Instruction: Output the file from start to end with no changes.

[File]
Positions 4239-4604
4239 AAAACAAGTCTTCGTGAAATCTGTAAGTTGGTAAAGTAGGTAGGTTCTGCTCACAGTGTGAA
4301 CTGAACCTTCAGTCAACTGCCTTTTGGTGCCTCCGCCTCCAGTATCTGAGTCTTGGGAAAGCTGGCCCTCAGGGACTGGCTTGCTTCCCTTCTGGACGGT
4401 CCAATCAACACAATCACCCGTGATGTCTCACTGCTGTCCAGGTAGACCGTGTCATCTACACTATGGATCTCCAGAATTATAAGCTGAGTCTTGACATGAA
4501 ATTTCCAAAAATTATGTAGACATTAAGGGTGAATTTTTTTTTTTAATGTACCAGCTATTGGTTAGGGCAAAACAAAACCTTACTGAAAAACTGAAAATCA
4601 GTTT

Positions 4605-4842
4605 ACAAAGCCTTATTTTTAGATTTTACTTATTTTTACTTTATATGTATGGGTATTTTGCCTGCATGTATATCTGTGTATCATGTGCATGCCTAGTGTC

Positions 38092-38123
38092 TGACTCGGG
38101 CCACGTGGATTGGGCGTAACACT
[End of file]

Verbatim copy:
Positions 4239-4604
4239 AAAACAAGTCTTCGTGAAATCTGTAAGTTGGTAAAGTAGGTAGGTTCTGCTCACAGTGTGAA
4301 CTGAACCTTCAGTCAACTGCCTTTTGGTGCCTCCGCCTCCAGTATCTGAGTCTTGGGAAAGCTGGCCCTCAGGGACTGGCTTGCTTCCCTTCTGGACGGT
4401 CCAATCAACACAATCACCCGTGATGTCTCACTGCTGTCCAGGTAGACCGTGTCATCTACACTATGGATCTCCAGAATTATAAGCTGAGTCTTGACATGAA
4501 ATTTCCAAAAATTATGTAGACATTAAGGGTGAATTTTTTTTTTTAATGTACCAGCTATTGGTTAGGGCAAAACAAAACCTTACTGAAAAACTGAAAATCA
4601 GTTT

Positions 4605-4842
4605 ACAAAGCCTTATTTTTAGATTTTACTTATTTTTACTTTATATGTATGGGTATTTTGCCTGCATGTATATCTGTGTATCATGTGCATGCCTAGTGTC

Positions 38092-38123
38092 TGACTCGGG
38101 CCACGTGGATTGGGCGTAACACT